Education

Consortium of Georgia Schools Files Funding Lawsuit

By Robert C. Johnston — October 04, 2004 1 min read
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A group of 51 school districts filed suit last week arguing that Georgia is failing to spend enough money to provide an adequate education for all the state’s children.

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Texas Judge Rules Funds Not Enough

The Coalition for Adequate School Funding in Georgia filed the long-awaited suit Sept. 14 in Fulton County Superior Court in Atlanta.

Joe Martin, the executive director of the coalition, said the plaintiffs are not trying to pick a fight with Gov. Sonny Perdue, who has taken steps of his own to review the state’s current school aid formula, which grew out of a failed lawsuit two decades ago.

“There was a last-minute flurry to get us to put it off,” Mr. Martin added. “But it’s essential that we raise the constitutional issue and let everyone know we are serious.”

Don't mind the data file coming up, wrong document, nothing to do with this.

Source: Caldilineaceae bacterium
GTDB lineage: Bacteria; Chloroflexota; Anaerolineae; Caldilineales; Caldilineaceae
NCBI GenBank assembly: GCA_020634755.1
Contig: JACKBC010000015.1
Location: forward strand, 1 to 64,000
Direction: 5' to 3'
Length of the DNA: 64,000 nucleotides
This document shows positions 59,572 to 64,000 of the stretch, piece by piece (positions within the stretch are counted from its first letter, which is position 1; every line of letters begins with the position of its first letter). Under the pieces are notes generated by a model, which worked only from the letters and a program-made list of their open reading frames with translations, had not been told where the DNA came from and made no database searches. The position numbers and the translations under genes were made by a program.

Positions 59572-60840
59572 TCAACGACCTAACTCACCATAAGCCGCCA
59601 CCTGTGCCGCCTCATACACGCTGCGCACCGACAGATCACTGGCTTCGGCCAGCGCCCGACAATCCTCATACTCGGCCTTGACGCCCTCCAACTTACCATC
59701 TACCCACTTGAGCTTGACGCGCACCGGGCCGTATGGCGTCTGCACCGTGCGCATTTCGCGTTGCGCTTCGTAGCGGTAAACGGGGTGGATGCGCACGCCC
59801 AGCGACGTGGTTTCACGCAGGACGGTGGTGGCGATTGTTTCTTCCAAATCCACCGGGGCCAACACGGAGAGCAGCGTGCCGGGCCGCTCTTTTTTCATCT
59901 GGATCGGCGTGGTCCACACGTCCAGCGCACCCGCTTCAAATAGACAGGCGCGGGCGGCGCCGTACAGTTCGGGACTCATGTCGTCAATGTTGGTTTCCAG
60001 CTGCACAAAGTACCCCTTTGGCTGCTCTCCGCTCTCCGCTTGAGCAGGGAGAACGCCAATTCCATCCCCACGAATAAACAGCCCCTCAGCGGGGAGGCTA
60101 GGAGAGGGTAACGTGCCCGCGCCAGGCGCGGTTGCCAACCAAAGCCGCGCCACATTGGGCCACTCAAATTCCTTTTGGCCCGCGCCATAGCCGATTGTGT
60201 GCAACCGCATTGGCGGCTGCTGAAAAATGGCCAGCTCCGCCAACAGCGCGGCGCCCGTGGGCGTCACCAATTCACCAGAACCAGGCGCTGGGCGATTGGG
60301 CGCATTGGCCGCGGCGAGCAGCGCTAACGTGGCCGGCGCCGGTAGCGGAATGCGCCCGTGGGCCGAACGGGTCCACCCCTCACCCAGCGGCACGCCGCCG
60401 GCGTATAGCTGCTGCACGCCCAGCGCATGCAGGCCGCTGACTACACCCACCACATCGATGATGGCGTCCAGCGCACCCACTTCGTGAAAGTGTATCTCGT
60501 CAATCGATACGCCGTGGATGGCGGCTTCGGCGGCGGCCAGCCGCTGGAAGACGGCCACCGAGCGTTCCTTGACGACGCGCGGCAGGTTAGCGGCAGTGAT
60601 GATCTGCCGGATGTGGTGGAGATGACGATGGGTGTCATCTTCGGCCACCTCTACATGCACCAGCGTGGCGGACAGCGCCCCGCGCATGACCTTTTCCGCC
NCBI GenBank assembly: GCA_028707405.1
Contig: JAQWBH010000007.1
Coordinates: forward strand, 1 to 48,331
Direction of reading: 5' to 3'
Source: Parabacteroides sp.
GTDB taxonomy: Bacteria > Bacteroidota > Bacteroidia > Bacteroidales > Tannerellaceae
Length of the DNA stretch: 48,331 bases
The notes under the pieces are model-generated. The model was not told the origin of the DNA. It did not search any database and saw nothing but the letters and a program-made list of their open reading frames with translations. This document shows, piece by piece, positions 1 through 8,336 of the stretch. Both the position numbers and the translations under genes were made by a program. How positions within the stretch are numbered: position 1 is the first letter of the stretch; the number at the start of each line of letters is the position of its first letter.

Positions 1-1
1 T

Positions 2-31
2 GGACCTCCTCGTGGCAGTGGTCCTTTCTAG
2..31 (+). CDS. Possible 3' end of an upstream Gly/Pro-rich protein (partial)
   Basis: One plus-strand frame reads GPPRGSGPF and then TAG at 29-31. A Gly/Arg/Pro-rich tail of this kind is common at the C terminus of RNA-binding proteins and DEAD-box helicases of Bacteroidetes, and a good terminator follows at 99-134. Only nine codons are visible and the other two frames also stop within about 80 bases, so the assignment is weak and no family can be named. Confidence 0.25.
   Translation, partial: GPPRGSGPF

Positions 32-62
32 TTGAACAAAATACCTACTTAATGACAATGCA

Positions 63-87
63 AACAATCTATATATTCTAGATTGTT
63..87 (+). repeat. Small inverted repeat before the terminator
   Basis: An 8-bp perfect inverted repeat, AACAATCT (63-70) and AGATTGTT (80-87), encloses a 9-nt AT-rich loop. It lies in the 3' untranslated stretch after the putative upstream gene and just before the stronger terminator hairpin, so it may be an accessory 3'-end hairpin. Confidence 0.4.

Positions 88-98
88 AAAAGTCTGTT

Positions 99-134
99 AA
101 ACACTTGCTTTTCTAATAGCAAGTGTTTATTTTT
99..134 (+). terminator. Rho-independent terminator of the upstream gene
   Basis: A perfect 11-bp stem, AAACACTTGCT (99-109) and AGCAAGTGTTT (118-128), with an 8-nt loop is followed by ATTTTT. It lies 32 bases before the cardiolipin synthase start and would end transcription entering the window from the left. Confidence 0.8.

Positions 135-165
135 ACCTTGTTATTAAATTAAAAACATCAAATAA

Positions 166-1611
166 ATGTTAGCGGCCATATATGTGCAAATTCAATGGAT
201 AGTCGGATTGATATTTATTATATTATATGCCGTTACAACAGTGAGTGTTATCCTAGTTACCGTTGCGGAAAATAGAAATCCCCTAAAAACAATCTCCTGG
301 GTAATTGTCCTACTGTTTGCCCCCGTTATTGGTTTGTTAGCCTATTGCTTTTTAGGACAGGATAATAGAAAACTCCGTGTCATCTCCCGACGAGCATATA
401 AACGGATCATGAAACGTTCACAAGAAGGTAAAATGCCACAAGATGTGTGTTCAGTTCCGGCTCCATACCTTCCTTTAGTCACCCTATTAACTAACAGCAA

Mr. Martin did not rule out the possibility of further discussions between the plaintiffs and state leaders that could lead to a compromise.

Gov. Perdue’s press secretary, Lorett Lepore, said, “The governor is disappointed by the filing.”

She noted that the Republican governor recently appointed a panel to examine school spending. He has put the state “on the course the plaintiffs are seeking.”

Ms. Lepore added that officials from some of the very districts participating in the suit were named by the governor to serve on the panel.

William A. Hunter, the superintendent of the Brantley County Schools and the president of the consortium, said in a written statement, “We applaud the governor for his leadership in addressing this issue, and we will work closely with the General Assembly. At the same time, the consortium is calling on the state to fulfill its clear obligation under Georgia’s Constitution to all of our children.”

The Georgia lawsuit is the latest among legal actions in several states over school aid, including the recent filings of lawsuits in Alaska and Nebraska. (“Alaska School Aid System Challenged in Court,” Sept. 8, 2004.)

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